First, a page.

Besides the pit bull’s obvious strength, much of the current stigma and media vilification resides in their history with the black community. As predominantly black urban areas struggled in the 1960s due to large rates of crime, largely without support from the American government, black families turned to the pitbull as affordable means of protection and companionship..

By the 1970s, cable television began to gain an interest in “the ghetto,” and by the 1980s, both the media and the masses were obsessed with the urban “animal,” both man and canine. By the time of the height of the War on Drugs, the pitbull and the black person were largely stereotyped the same, perceived by the media to be figures of social dysfunction and natural aggression.

The negative stereotypes attributed to both man and dog would eventually bleed into their media presence. Images of pitbulls with their teeth bared and foaming at the mouth, captioned “beware of this dog,” were often paired with unflattering images of black men, pictured to be brutish and drug-obsessed. The hatred spewed was thinly veiled.

The link fabricated between dangerous beast and black person has existed on American soil for as long as slavery has. It was through arguments about savagery and inherent aggression that the white man convinced both the world and himself of the black man’s inferiority, never mind the well-recorded falsehoods of racial science. As actor Michael B. Jordan put it: “Black males, we are America’s pit bull. We’re labeled vicious, inhumane, and left to die on the street.”

This man-made link between savagery and breed/race has devastating effects on both people and their dogs. An estimated 300 pitbulls are shot by police each year. Similarly, according to Mapping Police Violence, a research and advocacy group, 7,666 people were killed by police between 2013 and 2019. Despite making up only 13% of the population, black people made up 25% of those killed by police force. 75% of the offending officers were white. Black people and the pitbull are seen as expendable by both the media and by those who are supposed to serve and protect.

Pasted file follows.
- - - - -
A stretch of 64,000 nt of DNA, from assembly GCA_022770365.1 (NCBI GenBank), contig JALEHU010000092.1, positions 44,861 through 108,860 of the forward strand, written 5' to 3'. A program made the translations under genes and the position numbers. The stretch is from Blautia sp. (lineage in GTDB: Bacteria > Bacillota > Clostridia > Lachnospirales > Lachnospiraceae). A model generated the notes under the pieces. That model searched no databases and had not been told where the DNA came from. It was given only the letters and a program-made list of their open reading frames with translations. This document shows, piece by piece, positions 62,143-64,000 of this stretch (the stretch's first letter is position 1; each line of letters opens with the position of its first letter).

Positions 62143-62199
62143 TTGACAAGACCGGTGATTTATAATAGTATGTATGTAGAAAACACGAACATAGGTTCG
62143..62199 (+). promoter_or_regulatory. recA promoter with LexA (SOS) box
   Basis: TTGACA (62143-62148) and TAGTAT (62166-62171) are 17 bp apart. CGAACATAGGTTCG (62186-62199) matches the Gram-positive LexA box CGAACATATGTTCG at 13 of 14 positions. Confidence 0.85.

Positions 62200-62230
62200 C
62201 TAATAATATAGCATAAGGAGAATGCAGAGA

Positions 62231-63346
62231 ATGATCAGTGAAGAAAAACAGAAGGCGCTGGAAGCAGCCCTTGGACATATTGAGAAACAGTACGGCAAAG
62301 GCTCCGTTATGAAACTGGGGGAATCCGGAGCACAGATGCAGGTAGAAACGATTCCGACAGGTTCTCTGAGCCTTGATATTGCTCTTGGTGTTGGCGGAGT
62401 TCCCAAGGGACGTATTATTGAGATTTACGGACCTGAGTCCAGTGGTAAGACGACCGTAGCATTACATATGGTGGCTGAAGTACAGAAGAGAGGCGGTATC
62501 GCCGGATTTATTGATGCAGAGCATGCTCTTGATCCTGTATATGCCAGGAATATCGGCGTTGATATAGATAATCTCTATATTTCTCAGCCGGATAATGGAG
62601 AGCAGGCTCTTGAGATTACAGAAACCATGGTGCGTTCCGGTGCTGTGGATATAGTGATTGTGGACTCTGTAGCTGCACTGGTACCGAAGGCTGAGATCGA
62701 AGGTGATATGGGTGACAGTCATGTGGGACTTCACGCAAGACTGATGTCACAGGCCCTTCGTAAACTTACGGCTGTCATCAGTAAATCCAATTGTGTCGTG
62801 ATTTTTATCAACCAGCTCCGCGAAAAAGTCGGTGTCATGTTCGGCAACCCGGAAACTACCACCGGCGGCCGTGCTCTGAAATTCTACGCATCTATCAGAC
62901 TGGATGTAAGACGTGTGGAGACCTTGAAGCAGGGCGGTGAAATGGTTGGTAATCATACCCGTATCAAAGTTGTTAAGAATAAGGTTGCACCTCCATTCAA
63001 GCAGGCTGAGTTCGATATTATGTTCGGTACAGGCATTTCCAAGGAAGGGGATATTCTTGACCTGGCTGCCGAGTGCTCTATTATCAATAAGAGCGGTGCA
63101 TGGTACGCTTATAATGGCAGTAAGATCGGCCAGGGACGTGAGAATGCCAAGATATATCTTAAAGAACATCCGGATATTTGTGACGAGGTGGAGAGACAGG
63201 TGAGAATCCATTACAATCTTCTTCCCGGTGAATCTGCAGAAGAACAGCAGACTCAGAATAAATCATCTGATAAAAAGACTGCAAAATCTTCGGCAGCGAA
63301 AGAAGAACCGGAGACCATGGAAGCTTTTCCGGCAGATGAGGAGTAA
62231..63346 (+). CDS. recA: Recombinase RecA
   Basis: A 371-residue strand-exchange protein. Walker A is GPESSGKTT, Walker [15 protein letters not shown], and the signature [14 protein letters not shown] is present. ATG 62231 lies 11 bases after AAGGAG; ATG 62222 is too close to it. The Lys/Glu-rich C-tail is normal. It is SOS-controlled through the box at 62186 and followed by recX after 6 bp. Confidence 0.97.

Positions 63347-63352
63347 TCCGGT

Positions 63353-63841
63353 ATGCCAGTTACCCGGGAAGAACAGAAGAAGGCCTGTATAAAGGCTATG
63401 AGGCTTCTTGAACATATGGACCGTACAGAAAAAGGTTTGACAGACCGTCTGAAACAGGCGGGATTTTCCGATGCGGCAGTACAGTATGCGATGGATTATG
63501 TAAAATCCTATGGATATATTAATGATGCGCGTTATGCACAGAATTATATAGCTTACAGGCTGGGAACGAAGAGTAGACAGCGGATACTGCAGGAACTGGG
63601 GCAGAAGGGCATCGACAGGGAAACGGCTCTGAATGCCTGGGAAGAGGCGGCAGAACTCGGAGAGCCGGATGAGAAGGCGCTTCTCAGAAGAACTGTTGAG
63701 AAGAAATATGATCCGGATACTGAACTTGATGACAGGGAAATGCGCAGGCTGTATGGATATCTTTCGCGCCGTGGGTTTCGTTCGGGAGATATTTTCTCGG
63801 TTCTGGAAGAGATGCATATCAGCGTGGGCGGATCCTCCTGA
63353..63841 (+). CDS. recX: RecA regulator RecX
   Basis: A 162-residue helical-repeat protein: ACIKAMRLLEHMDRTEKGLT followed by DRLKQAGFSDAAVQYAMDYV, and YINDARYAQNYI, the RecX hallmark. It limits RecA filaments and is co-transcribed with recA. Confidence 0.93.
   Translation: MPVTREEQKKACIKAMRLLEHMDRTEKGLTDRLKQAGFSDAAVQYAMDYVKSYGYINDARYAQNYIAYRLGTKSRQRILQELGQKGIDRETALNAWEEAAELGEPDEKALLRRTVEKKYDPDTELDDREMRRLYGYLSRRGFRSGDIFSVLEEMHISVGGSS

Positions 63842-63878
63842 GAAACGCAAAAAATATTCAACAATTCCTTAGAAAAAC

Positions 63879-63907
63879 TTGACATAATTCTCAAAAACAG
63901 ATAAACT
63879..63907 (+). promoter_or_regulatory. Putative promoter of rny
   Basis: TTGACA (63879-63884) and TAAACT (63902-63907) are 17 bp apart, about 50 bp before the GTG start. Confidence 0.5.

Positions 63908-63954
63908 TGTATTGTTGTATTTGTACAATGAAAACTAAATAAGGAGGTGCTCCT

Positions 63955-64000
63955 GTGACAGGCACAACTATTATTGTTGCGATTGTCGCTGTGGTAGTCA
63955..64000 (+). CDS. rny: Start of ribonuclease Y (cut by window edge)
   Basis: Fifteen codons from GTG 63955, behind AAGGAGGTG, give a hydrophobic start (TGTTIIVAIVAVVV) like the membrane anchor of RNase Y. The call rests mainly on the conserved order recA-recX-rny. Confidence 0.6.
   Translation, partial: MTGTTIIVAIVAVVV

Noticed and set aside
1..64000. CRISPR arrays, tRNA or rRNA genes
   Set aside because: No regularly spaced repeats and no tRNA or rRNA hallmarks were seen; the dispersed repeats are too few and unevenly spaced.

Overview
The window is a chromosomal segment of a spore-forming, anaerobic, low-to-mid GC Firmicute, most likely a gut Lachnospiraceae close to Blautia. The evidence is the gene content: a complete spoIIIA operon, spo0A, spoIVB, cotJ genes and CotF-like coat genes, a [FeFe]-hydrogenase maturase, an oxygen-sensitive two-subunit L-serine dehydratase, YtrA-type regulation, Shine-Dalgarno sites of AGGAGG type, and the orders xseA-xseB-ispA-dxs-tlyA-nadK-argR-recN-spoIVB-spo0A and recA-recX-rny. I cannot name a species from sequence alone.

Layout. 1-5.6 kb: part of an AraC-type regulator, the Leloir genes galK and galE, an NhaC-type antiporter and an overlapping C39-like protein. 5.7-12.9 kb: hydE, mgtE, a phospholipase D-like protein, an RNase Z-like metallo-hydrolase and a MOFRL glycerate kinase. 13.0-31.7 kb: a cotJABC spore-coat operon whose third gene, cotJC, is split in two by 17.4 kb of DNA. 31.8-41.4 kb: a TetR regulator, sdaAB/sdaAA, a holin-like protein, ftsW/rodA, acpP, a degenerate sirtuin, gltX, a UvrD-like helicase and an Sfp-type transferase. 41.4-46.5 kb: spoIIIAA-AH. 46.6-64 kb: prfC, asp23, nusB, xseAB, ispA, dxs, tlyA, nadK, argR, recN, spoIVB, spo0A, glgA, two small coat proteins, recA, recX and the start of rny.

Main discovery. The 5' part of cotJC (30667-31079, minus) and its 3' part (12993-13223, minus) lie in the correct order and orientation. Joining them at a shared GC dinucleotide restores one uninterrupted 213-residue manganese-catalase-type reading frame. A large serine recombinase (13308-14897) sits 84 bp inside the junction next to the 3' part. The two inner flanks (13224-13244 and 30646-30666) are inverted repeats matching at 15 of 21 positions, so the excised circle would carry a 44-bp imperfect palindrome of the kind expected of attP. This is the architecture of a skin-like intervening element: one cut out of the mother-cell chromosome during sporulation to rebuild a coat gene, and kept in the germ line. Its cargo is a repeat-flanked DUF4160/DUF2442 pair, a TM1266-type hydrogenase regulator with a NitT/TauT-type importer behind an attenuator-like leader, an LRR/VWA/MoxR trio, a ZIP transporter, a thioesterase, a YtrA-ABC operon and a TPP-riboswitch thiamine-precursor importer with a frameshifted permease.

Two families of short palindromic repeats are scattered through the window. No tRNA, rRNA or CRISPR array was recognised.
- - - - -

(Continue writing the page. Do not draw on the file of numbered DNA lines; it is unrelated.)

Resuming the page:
To accept the false claims of savagery and aggression that infect the image of the pitbull is to accept the intertwined falsehoods that impact black and brown bodies. As the history of scientific racism teaches us, there is no such thing as inherent aggression, and that accepting biology as an argument for inferiority and brutality is not without consequence.

My support dog is an American Staffordshire Terrier, one of the many “pitbull” breeds. I have had people cower away from her, have had people cross the street to avoid being on the same path as the terrifying beast that they see before them. They don’t see her quirks, like how she dances to let me know she missed me; how she used to escape through the backyard to meet with neighbourhood kids that she befriended; how, despite how much our rats would bother her, she laid right next to me while I cradled our sick rat, her head resting on my knee in silent support.

They don’t see the drama queen in her, how she sits outside my door by the stair banister in what we call “jenny jail.” They don’t see the dorkiness in her, how she stared my sister’s friend in the eyes as she stood on the balcony and peed. They don’t see her – all they see is the characteristics she has that denote her as a “pitbull” breed.

The truth is, pitbulls are not the problem. Maybe the problem is you.